The claim the judge threw out was a fraudulent-inducement claim which accused Activision of making false promises during their 2008 contract negotiations, which allowed the pair to develop Call of Duty: Modern Warfare 2.
On Activision's part, the company stated that it fired West and Zampella because they were secretly starting a new studio with rival publisher Electronic Arts - all while still under contract to Activision. West and Zampella claim that Activision fired them so it wouldn't have to pay them the royalties for Modern Warfare 2, which broke videogame sales records.
West and Zampella are also seeking to gain co-ownership of the Modern Warfare IP. However, industry analyst Michael Pachter last year stated that the claim was pointless, stating, "West and Zampella have no prayer of obtaining control of the brand. They can claim that they were granted creative control, and there is a reasonable chance that they would prevail, but they lost that control when their employment was terminated. If they can prove their termination was wrongful, they will be entitled to damages, but there is no legal basis to award ownership of the brand to them. They could conceivably change their complaint and seek reinstatement as employees, but I haven't seen any demands from them to make that happen."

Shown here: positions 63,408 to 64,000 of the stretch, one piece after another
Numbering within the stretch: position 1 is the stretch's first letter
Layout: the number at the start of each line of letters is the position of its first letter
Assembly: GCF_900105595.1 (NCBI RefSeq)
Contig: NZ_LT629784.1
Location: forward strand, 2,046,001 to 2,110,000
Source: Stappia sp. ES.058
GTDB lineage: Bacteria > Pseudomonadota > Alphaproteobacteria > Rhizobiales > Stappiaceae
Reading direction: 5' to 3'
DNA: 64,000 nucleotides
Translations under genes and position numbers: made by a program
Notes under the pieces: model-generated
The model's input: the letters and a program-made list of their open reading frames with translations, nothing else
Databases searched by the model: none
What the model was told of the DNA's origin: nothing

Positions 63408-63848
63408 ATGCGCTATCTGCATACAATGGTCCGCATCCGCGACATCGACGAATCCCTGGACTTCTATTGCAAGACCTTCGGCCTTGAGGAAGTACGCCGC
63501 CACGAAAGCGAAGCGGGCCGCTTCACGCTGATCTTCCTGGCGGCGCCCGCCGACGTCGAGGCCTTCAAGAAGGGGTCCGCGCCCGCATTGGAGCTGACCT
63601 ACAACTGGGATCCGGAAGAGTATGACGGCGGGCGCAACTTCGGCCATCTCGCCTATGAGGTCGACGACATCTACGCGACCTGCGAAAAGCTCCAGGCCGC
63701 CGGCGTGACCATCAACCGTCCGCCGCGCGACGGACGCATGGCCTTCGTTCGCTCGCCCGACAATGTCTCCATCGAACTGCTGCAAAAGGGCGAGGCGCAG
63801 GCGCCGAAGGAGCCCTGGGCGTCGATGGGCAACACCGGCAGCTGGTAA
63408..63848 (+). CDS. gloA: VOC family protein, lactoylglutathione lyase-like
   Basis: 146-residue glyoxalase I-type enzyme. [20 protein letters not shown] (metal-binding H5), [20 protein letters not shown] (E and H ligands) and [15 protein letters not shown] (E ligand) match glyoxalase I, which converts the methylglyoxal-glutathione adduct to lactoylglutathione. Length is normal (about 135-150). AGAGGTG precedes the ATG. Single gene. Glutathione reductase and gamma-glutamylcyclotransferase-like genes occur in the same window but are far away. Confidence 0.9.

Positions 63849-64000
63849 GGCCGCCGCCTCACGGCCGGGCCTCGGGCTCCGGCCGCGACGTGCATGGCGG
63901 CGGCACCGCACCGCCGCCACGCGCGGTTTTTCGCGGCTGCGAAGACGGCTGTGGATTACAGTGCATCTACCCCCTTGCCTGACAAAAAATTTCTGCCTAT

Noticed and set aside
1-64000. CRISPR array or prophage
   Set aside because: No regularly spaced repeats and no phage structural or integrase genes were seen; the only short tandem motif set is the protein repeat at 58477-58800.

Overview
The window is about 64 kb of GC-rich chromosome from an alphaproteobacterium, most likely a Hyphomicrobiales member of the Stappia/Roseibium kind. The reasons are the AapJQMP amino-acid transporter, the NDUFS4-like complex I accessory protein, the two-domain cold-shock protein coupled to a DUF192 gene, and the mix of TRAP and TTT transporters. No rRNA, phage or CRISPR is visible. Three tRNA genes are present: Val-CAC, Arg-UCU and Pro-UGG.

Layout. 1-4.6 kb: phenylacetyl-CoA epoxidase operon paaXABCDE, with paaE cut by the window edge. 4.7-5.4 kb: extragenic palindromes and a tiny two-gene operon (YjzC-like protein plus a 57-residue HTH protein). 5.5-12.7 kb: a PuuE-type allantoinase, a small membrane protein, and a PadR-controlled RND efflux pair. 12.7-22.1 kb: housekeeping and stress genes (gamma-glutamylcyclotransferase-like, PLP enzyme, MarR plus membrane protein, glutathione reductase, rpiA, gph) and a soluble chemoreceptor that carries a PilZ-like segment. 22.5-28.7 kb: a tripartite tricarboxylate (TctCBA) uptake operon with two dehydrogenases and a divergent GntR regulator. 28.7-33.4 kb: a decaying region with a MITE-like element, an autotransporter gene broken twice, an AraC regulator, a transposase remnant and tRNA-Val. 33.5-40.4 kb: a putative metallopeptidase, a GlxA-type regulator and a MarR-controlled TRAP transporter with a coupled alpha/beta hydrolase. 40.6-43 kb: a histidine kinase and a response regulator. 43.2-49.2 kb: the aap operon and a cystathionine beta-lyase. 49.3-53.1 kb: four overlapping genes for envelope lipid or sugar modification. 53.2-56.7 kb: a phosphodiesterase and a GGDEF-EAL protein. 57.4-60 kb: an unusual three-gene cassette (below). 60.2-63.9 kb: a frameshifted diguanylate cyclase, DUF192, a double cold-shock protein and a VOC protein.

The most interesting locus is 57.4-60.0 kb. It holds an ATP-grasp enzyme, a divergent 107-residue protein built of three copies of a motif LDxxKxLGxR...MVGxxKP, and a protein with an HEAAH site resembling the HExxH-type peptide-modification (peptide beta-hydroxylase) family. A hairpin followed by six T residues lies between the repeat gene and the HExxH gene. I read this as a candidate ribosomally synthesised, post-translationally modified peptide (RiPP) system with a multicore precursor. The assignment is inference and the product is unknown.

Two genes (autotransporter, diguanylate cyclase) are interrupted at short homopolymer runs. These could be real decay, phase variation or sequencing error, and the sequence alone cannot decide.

The trial on all remaining claims in the case is scheduled to start the 7th May.